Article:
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SECURITY > Cybersecurity

Gov’t to change cyber security measures from “intrusion prevention” to “monitoring”

  • September 26, 2020
  • , Sankei , p-1
  • JMH Translation

The government is considering introducing a new security measure called “zero trust” to strengthen cyber security measures in preparation for the digitalization of administration advocated by Prime Minister Yoshihide Suga, it was learned on Sept. 25. This is a new way of thinking about countermeasures based on the premise that unauthorized intrusion is possible, and is a change from conventional measures against intrusion.

 

“Zero trust” is a concept based on the view that human nature is inherently evil, nothing can be trusted, and everything inside and outside an organization is suspicious. Specifically, it is a system that accurately identifies all users and equipment they use, and constantly monitors and checks them. This service launched by U.S.-based Google this spring has become widely known.

 

The current government’s security measures are called “perimeter” measures, which are akin to the protection of a castle, erecting in the network a strong wall to thoroughly protect it from viruses and block the entry of unauthorized users.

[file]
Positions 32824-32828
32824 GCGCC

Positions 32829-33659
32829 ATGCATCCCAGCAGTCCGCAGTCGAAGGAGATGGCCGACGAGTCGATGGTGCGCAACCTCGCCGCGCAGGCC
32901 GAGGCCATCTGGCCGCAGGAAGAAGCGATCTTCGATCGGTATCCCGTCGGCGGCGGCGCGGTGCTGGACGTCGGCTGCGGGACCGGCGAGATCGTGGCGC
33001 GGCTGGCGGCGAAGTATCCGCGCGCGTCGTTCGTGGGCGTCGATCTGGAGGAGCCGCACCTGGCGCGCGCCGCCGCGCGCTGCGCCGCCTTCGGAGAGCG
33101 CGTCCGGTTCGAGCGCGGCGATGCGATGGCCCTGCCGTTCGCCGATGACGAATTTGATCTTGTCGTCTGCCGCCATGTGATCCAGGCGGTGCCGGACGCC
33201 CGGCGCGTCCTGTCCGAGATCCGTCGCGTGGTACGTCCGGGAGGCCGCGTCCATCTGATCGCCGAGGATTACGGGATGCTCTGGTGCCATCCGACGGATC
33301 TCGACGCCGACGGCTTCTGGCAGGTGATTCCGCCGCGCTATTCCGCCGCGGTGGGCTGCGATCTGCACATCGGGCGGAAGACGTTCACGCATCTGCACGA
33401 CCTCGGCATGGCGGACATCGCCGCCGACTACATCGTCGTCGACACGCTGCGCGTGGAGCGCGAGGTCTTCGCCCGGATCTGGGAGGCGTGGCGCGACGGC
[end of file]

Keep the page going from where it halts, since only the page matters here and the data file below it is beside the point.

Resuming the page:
However, the perimeter type has a weakness: once the wall is breached, risks are enormous, and it can’t sufficiently respond to internal crime. There is also the risk of creating breaches in the wall through the connection of internal networks to the outside world by introducing teleworking and collaboration with other companies.

 

The government, which is promoting the digitalization of administration, has decided that it cannot maintain a safe and secure cyber environment without introducing the zero trust measure. Early next year, the Information Technology Strategy Planning Office of the Cabinet Secretariat will partially introduce the new system on an experimental basis. It is expected that a digital agency, which is slated to launch next year, will take over the series of initiatives to introduce the zero trust system.

 

Referring to the digital agency scheduled to be established next year, Minister for Digital Transformation Takuya Hirai said, “I’m responsible for building the system, so security is undoubtedly the most important issue.” In this way, he expressed his enthusiasm for security measures during a press conference after a cabinet meeting on Sept. 25.

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